From roads of ruin to roads to prosperity

Russia’s poor roads were in the spotlight as the country’s top transport officials met on Tuesday to discuss the strategic development of the country's transport system over the next 20 years.

The Transport Ministry says its new strategic plan will bring order to the system and ownership of all Russian roads.  The new state entity will use budget money and hold auctions to build and manage toll roads. By 2020 the government plans to double the number of kilometres under asphalt, investing over $US 250 billion in building and reconstruction.

“Just three years ago Public Private Partnership was a bad term in Russia. Now we have already set up pilot projects in which private business invests into infrastructure projects owned by the government. We are already building toll roads. So we are seeing investment, though maybe just not as much as we want so far,” said Aleksandr Misharin, Deputy Transport Minister.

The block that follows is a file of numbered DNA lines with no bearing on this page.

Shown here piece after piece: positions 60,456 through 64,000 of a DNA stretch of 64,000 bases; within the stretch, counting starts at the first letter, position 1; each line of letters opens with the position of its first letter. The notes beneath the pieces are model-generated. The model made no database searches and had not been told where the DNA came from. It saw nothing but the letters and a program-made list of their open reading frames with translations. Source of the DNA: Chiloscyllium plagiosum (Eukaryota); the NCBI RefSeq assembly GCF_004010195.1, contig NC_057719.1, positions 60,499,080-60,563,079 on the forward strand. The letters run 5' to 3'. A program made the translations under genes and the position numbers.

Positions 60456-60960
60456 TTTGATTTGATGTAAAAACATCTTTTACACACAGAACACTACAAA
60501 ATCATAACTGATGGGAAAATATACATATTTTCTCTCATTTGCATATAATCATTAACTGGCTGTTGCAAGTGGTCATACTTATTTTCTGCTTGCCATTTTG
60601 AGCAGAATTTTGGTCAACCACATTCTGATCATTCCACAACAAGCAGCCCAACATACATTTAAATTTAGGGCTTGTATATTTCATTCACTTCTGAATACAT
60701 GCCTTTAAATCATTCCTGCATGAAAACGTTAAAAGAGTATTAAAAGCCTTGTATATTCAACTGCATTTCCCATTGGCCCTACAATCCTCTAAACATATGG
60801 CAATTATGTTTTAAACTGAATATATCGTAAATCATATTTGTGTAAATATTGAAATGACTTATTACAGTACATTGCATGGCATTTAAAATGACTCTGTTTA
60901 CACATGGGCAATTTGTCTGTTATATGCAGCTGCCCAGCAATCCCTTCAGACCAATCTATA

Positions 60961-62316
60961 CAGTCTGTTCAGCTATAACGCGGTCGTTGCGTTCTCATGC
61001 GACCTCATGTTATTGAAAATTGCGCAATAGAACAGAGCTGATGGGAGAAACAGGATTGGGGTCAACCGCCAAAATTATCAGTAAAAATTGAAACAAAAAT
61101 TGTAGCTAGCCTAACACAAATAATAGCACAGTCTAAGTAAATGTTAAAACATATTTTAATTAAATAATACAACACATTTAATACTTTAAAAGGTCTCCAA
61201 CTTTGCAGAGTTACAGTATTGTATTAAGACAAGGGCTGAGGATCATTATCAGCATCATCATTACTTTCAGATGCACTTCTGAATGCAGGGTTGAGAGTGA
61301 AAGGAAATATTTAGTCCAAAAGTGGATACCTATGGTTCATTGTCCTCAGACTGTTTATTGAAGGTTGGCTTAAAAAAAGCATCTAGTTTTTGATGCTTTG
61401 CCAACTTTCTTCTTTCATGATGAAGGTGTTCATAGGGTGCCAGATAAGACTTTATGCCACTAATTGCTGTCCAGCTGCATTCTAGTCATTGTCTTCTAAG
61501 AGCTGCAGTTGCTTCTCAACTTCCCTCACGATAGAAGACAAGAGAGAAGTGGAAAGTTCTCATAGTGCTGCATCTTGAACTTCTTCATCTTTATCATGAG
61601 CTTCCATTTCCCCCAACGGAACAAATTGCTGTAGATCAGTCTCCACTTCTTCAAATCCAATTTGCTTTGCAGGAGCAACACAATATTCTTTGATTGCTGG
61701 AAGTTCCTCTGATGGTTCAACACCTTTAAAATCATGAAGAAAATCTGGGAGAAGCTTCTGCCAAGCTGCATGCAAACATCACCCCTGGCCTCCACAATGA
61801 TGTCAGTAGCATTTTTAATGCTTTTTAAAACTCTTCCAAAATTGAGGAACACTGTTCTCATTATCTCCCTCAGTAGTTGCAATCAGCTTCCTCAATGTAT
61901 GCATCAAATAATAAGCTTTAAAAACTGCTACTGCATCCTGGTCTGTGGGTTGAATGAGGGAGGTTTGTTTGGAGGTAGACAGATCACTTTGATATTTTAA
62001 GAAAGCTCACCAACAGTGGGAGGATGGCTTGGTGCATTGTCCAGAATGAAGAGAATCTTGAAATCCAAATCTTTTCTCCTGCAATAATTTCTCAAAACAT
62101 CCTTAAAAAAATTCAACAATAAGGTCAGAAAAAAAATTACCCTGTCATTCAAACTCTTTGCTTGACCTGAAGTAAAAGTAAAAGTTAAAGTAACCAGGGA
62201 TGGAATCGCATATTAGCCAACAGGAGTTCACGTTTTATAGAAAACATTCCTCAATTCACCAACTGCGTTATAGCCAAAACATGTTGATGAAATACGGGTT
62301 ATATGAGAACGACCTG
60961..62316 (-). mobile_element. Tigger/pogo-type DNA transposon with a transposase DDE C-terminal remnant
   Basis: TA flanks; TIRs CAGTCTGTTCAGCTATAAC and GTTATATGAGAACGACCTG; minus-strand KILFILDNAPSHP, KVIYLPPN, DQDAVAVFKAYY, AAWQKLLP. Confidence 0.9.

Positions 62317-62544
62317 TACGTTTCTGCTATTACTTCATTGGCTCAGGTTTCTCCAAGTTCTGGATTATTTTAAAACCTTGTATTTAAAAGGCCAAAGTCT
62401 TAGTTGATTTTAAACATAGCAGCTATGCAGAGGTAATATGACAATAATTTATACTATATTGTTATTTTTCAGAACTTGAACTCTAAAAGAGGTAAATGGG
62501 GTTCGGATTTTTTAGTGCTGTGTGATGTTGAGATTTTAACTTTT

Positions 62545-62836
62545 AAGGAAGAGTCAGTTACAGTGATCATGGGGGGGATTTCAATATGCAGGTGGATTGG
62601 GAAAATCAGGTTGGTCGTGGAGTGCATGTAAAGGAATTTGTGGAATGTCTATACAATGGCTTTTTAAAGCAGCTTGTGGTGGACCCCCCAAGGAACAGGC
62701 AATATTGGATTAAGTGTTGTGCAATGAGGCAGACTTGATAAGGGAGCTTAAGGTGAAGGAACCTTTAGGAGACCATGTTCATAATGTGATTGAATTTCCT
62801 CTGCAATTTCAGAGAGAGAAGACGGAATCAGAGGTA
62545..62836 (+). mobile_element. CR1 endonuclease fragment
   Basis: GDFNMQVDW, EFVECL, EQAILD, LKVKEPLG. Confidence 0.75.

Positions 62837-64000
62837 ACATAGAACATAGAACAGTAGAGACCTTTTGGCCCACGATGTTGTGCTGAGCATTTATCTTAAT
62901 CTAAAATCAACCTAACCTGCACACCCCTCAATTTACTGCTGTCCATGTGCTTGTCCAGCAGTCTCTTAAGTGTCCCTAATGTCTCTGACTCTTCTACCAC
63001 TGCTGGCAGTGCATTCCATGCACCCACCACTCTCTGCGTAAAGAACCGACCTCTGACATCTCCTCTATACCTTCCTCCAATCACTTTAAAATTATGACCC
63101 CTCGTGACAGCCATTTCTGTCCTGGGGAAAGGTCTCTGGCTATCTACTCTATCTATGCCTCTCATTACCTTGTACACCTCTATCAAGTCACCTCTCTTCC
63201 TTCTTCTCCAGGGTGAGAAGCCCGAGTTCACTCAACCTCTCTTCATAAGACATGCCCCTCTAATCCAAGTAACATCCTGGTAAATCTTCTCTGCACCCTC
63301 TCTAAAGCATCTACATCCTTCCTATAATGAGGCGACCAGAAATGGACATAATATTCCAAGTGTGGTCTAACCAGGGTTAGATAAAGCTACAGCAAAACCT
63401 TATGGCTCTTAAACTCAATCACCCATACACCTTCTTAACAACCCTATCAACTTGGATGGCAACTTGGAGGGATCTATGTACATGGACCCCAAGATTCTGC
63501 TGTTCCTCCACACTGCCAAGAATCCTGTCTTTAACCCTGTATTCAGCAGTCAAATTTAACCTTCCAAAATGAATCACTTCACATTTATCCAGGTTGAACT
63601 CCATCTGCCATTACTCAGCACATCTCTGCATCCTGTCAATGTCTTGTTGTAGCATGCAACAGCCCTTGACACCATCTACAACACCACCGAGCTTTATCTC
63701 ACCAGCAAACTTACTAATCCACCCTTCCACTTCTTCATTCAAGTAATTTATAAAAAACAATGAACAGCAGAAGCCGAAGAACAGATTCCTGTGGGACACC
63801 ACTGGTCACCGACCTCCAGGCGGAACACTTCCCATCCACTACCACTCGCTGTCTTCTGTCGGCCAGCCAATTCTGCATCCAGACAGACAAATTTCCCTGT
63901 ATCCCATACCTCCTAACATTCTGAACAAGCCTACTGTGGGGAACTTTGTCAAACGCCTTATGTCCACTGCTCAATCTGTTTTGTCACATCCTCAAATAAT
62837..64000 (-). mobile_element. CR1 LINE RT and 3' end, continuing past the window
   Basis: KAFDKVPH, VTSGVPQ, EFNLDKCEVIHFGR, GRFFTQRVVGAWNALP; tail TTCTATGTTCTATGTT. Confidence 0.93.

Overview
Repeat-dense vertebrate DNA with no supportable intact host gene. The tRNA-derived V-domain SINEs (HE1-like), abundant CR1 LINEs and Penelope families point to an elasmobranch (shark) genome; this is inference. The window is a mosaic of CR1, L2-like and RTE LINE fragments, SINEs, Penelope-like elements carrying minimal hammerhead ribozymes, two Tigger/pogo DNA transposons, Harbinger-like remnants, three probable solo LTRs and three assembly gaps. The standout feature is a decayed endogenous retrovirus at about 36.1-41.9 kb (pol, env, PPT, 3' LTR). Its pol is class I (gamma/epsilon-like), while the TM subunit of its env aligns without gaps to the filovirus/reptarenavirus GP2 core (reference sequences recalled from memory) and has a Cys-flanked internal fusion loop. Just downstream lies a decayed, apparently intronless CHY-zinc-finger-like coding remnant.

First Deputy Prime Minister Dmitry Medvedev confirmed that a state joint-stock company would oversee the construction projects and would be financed by issuing transport bonds.

Meanwhile, experts say half of Russia lacks roads. Five regions have no access to federal routes at all. Altogether, ineffective roads are costing Russia’s economy up to 10 per cent of GDP. 

Dmitry Luchshy, owner of a distribution company, says the cost of transportation adds as much as 50 per cent to the cost of final products in Russia. That’s three times more than in developed countries.

“A few kilometres from Moscow and the roads are not lit up at all, you go into complete darkness. The transport system here is dangerous. We still have lots of bandits on the roads. In some regions some racketeers just approach the driver and ask for a hundred dollars because he passes their territory. There is no any control, any unified system and the drivers themselves lie about their expenses on the way, cheating on the businesses they work for,” he said.